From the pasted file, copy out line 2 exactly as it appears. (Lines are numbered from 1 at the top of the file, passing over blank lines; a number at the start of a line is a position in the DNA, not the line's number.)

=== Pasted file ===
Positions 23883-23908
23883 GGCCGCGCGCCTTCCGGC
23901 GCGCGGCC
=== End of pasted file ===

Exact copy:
23883 GGCCGCGCGCCTTCCGGC